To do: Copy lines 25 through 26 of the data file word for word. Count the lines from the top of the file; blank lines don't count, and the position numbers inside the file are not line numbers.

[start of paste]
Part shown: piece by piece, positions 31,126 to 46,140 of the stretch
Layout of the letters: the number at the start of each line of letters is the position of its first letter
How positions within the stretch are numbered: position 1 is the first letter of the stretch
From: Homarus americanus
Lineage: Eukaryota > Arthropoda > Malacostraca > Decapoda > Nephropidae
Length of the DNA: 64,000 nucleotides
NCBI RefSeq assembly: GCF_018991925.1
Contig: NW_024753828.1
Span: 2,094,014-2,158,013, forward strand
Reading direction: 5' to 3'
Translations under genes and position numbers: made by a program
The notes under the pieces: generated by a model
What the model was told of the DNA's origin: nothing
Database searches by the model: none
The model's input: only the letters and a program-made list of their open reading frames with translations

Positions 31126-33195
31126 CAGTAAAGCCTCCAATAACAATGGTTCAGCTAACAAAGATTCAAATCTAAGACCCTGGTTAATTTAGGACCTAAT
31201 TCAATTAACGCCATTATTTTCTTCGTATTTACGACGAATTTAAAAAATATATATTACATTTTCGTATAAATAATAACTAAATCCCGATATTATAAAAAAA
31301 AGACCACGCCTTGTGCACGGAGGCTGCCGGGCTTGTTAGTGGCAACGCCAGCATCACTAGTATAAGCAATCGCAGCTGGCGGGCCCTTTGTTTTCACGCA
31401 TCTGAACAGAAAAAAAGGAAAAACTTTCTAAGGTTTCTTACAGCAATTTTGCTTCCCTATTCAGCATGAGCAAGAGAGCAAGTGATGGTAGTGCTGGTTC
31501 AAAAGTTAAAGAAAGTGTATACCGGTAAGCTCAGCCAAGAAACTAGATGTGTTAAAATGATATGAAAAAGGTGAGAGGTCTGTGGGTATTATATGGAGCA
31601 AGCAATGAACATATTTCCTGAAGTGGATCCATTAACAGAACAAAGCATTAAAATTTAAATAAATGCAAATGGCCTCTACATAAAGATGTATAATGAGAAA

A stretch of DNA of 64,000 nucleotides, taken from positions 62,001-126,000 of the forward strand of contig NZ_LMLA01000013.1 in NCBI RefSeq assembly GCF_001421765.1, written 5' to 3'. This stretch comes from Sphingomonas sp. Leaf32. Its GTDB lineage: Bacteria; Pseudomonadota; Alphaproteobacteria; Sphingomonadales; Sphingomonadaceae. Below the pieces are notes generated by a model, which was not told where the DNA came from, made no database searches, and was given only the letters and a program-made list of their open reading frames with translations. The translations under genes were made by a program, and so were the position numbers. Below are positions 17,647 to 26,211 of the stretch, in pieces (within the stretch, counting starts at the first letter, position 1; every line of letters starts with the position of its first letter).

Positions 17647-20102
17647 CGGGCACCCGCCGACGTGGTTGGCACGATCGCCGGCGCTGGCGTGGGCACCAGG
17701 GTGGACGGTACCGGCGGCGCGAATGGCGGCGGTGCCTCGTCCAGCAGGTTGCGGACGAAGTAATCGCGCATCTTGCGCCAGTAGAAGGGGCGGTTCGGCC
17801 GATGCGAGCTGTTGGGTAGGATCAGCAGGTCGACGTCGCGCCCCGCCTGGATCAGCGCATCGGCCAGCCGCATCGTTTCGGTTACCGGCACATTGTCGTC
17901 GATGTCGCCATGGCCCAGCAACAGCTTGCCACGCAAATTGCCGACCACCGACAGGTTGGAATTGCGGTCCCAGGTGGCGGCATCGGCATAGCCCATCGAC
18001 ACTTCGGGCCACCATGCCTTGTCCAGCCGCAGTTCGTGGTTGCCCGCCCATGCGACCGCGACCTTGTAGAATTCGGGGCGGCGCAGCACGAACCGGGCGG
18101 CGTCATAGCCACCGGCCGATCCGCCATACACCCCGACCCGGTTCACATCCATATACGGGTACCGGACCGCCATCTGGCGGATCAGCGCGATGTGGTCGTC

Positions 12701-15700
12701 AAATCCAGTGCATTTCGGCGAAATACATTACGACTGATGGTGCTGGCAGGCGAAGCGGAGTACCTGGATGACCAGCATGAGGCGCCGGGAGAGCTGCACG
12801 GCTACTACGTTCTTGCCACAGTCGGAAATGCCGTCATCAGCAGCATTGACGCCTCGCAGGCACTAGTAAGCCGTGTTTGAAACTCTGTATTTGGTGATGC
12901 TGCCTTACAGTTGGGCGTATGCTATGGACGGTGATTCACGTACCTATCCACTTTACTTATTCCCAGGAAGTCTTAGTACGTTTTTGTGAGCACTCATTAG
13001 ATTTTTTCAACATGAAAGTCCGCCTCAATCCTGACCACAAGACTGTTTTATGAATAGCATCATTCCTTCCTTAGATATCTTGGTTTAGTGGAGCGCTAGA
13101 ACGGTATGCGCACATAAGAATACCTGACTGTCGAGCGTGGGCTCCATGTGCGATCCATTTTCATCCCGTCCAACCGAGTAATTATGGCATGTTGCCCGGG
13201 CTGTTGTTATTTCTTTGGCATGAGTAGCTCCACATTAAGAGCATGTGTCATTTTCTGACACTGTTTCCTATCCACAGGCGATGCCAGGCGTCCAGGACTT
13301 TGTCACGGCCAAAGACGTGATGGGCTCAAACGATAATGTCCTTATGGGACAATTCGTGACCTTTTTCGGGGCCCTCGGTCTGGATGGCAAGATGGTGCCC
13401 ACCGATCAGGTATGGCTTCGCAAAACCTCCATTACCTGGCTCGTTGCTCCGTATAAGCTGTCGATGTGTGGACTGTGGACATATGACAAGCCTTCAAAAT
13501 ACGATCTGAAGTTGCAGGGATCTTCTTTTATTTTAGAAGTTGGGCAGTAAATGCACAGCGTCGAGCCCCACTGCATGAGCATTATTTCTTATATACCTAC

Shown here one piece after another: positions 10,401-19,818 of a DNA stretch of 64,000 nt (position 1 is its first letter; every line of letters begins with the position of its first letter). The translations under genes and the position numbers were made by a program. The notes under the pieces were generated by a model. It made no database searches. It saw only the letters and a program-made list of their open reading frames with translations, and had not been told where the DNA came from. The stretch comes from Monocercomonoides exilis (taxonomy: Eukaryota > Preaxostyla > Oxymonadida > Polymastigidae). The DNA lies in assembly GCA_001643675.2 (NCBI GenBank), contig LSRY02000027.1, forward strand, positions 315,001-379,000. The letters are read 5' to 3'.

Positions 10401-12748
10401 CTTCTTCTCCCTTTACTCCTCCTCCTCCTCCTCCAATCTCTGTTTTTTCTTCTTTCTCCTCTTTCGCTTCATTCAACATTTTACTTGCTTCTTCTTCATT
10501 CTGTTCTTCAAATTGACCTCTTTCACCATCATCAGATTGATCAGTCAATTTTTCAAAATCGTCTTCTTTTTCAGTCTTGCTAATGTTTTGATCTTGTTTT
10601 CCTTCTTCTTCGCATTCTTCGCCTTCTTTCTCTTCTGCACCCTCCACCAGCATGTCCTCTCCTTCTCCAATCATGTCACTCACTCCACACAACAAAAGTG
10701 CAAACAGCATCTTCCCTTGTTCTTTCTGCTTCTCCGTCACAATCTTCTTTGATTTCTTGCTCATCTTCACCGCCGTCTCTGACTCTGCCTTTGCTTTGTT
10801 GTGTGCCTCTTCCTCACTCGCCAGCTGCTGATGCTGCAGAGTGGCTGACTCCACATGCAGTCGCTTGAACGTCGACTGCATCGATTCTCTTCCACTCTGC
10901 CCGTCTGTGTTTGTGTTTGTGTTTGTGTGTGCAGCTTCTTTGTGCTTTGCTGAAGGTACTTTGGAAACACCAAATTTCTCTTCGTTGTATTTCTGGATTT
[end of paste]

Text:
17647 CGGGCACCCGCCGACGTGGTTGGCACGATCGCCGGCGCTGGCGTGGGCACCAGG
17701 GTGGACGGTACCGGCGGCGCGAATGGCGGCGGTGCCTCGTCCAGCAGGTTGCGGACGAAGTAATCGCGCATCTTGCGCCAGTAGAAGGGGCGGTTCGGCC